Stamp prices to go up 1 cent in January

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WASHINGTON — Mailing a letter will cost one cent more, or 47 cents, starting in January, under a proposal approved by the U.S. Postal Service’s regulator.

The Postal Regulatory Commission ruled Thursday that the agency can raise the price in keeping with the cost of inflation. Prices could go even higher as the commission is considering a postal service proposal to raise money.

The U.S. Postal Service had asked for a total price hike of another 3 three cents, which would ultimately make first-class mail stamps cost 49 cents.

The price of sending a postcard would remain the same, at 33 cents, although the postal service is seeking to hike rates to 34 cents as part of its broader rate hike request.

The one cent hike will kick in Jan. 26.

If the agency gets the green light for all its rate hikes, it will mean an extra $2 billion for the cash-strapped postal service.

The agency said last week it lost $5 billion in the latest fiscal year ending Sept. 30, far less than in recent years. In 2012, it reported a $16 billion loss.

Much of its cash problems stem from a congressional mandate to make annual $5 billion payments for future retiree health care benefits.

The requirement has been a major drag on the agency, which has exhausted a $15 billion loan from taxpayers to make up for shortfalls.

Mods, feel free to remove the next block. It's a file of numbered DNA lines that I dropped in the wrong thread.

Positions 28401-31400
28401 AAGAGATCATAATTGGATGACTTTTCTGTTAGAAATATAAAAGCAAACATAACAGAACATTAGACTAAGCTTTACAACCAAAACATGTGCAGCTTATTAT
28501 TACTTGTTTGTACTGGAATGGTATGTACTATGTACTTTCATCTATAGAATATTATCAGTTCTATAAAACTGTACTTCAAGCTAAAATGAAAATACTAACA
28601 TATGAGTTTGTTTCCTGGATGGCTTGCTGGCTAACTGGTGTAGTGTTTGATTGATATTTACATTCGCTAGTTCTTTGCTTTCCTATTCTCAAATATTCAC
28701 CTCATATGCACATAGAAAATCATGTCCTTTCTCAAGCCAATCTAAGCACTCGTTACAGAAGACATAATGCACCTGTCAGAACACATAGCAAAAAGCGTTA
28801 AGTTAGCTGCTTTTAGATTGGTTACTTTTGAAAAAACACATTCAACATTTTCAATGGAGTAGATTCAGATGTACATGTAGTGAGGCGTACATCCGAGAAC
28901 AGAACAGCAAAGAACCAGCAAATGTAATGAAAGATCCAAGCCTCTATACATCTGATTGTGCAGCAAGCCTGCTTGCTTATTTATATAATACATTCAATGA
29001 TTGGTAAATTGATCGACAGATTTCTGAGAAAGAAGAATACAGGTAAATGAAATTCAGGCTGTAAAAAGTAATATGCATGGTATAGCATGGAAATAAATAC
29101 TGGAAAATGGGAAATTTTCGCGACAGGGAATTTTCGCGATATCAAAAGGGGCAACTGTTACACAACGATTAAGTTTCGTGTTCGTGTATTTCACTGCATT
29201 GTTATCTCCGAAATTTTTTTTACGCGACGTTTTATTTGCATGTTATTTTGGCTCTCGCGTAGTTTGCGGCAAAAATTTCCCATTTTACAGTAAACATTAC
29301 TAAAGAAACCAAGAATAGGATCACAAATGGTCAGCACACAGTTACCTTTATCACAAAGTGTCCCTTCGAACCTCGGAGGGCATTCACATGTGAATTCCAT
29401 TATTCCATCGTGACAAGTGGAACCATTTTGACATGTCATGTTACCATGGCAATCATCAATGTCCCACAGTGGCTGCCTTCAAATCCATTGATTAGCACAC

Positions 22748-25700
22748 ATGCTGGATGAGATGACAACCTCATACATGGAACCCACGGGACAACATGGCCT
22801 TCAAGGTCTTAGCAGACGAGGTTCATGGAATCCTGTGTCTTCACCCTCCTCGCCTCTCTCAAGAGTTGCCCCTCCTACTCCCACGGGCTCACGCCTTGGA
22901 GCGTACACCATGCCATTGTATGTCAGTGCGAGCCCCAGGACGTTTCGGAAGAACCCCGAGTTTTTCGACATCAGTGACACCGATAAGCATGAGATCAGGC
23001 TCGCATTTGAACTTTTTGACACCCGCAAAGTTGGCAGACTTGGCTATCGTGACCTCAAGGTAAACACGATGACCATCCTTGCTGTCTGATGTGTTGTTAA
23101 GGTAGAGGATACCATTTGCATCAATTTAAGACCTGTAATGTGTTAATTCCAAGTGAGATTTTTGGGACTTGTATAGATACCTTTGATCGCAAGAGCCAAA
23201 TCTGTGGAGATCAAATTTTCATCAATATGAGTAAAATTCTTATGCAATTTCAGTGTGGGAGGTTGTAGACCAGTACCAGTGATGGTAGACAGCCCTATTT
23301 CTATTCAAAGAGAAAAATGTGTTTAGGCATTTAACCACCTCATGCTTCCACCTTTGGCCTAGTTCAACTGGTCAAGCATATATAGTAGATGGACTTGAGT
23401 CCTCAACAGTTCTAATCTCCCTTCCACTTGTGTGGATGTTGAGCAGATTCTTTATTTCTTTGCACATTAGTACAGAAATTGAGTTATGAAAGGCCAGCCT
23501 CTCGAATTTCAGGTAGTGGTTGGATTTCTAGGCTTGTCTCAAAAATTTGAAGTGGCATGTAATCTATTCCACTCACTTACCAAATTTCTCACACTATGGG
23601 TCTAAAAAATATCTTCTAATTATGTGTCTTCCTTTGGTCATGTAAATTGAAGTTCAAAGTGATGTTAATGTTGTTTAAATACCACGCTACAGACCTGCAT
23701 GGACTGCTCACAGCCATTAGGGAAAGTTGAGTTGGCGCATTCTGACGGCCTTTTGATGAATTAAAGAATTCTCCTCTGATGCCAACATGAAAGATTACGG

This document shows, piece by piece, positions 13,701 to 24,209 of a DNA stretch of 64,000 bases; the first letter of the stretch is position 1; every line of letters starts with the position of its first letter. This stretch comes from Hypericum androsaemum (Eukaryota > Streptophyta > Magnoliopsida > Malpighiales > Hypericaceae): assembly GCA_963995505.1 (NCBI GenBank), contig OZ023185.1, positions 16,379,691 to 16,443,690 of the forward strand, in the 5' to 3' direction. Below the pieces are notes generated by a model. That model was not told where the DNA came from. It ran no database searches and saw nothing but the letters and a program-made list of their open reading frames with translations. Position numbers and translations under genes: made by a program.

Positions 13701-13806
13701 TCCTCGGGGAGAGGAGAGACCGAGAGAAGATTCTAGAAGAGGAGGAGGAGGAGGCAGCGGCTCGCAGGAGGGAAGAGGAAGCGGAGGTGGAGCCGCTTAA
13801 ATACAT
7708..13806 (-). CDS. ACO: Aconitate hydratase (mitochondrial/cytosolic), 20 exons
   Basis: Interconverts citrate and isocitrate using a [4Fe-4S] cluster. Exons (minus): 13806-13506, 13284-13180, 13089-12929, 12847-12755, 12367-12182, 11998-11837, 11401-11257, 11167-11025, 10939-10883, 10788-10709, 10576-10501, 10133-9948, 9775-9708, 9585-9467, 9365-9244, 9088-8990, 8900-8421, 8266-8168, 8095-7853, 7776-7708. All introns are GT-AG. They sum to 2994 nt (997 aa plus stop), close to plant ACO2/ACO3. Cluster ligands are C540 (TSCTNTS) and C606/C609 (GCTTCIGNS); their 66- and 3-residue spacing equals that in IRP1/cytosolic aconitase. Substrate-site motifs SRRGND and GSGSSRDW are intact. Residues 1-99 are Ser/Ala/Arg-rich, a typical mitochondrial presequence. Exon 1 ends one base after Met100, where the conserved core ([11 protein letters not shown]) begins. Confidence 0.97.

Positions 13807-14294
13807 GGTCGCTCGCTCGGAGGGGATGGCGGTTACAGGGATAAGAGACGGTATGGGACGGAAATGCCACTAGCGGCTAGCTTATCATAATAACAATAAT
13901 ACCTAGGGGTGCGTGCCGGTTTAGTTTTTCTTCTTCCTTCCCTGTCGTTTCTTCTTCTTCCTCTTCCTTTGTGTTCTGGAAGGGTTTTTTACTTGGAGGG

Declining mail volume continues to plague the postal agency. Some 2 billion fewer pieces of mail were sent in 2013 compared to 2012, thanks to another drop in first-class mail, the kind most consumers use to pay bills and send letters to Grandma.

This would be the second year in a row when the price of a a first-class mail stamp is going up by by 1 cent in January.

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  • SloCatch

    Think of the cost of tooling changes to produce all the thousands of sizes, patterns and colors of stamps, it is in the millions of dollars. Then, think of the millions spent in the management and distribution of all the different styles and colors of stamps. The money recovered from stamp collectors does not even come close to recovering the excessive cost. The US Post Office should concentrate efforts on efficient delivery of goods, not the look of the stamp. Their competitors invest in service, not appearance. This is the reason why the US Post Office is failing.

  • SloCatch

    How many people do you know use the free shipping boxes available at the Post Office or worse yet get them even delivered to your house free of charge for Christmas gift packaging and never utilize the Post Office to deliver them?

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